Have a look at what happened around the world this past month. Australia’s heat wave filled headlines when temperatures reaching 45oC disrupted the Australian Open tennis tournament. California’s extreme drought forced the governor to declare a state of emergency. Major floods in Indonesia killed dozens and displaced tens of thousands. Beijing’s coal-induced smog forced people to stay in their homes, closed highways and diverted flights.
Such events are daily warnings to the world: Wake up before it is too late.
The world has entered the age of sustainable development. Either people make peace with the planet or destroy the world’s hard-won prosperity.
The choice seems obvious, but actions speak louder than words. Humanity continues on a path of ruin, driven by short-term greed and ignorance.
Much — though not all — of the global environmental crisis stems from the world’s fossil-fuel-based energy system.
More than 80 percent of all primary energy in the world comes from coal, oil and gas. When these fossil fuels are burned, they emit carbon dioxide, which in turn changes the Earth’s climate. The basic physics has been known for more than a century.
Unfortunately, a few oil companies — ExxonMobil and Koch Industries are the most notorious — have devoted enormous resources to sowing confusion even where there is clear scientific consensus.
However, in order to save the planet and to preserve the world’s food supply and the well-being of future generations, people know there is no alternative to shifting to a new, low-carbon energy system.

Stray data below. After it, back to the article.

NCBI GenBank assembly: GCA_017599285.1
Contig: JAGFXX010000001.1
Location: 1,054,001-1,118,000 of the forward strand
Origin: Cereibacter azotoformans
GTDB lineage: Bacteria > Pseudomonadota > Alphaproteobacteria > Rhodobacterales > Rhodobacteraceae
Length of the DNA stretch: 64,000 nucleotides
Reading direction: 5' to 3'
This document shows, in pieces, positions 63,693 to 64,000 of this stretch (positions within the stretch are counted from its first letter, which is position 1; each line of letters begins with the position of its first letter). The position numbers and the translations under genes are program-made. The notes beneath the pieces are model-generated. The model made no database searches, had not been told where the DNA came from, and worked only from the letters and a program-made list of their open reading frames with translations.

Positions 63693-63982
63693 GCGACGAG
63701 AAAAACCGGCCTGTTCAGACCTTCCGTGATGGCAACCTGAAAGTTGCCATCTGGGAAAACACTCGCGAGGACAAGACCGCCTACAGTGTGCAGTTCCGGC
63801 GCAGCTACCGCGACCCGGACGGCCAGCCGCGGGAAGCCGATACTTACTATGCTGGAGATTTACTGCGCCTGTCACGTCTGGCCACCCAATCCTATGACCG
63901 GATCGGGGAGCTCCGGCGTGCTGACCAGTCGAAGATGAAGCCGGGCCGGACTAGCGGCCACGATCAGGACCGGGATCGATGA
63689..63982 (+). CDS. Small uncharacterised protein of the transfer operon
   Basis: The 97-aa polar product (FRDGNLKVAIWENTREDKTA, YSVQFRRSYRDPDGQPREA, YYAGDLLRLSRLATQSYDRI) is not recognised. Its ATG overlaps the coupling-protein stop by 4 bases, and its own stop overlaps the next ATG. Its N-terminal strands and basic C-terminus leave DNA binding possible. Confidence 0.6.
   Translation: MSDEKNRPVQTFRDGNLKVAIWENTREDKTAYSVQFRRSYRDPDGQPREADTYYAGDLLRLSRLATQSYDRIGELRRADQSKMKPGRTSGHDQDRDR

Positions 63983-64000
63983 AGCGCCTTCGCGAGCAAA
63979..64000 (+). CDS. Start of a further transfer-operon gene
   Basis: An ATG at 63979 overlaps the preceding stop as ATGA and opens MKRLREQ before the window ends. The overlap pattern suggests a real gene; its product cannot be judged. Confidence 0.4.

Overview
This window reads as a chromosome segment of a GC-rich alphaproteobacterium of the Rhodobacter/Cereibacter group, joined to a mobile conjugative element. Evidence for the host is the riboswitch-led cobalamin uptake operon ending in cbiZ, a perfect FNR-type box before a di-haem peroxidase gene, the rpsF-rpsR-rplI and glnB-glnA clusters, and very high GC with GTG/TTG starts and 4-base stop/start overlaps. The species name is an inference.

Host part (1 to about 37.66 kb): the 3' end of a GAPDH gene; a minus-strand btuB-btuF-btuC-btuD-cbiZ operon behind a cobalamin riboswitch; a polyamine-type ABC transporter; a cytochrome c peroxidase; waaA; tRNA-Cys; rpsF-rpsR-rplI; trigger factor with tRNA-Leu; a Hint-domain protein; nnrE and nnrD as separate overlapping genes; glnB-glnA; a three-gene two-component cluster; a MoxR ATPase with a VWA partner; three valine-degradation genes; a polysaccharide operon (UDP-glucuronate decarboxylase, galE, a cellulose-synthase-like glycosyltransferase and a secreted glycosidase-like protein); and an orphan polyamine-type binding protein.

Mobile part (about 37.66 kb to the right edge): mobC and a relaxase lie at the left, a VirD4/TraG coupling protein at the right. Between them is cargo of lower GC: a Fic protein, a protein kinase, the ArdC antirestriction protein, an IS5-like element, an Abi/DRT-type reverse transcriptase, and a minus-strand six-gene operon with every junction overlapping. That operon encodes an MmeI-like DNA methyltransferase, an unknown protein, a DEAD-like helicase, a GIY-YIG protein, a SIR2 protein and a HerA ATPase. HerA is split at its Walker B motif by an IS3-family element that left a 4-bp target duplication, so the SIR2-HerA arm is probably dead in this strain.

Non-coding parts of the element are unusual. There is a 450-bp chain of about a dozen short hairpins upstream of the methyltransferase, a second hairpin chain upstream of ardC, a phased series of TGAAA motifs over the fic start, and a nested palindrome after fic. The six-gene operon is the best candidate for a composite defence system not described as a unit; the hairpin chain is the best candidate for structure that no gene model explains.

There are three parts to this transition: The first is improved energy efficiency, meaning that people should use much less energy to achieve the same level of well-being. For example, people can design buildings to use sunlight and natural-air circulation so that they require far less commercial energy for heating, cooling, and ventilation.
Second, people need to shift to solar, wind, hydro, nuclear, geothermal and other forms of energy that are not based on fossil fuels.
The technology exists to use these alternatives safely, affordably and on a scale large enough to replace almost all of the coal and much of the oil, that the world uses. Only natural gas — the cleanest-burning fossil fuel — would remain a significant source of energy by mid-century.
Finally, to the extent that people continue to rely on fossil fuels, they must capture the resulting carbon dioxide emissions at power plants before they escape into the atmosphere. The captured carbon dioxide would then be injected underground or under the ocean floor for safe long-term storage. Carbon capture and sequestration (CCS) is already being used successfully on a very small scale — mainly to enhance oil recovery in depleted wells. Only if it proves successful for large-scale use, coal-dependent countries like China, India and the US could continue to use the reserves.
US politicians have proved to be incapable of designing policies to shift the US to low-carbon energy use. Such policies would include a rising tax on carbon dioxide emissions, large-scale research and development efforts in low-carbon technologies, a shift to electric vehicles and regulations to phase out all coal-fired power plants except those that install CCS.
Yet politicians are pursuing none of these policies adequately.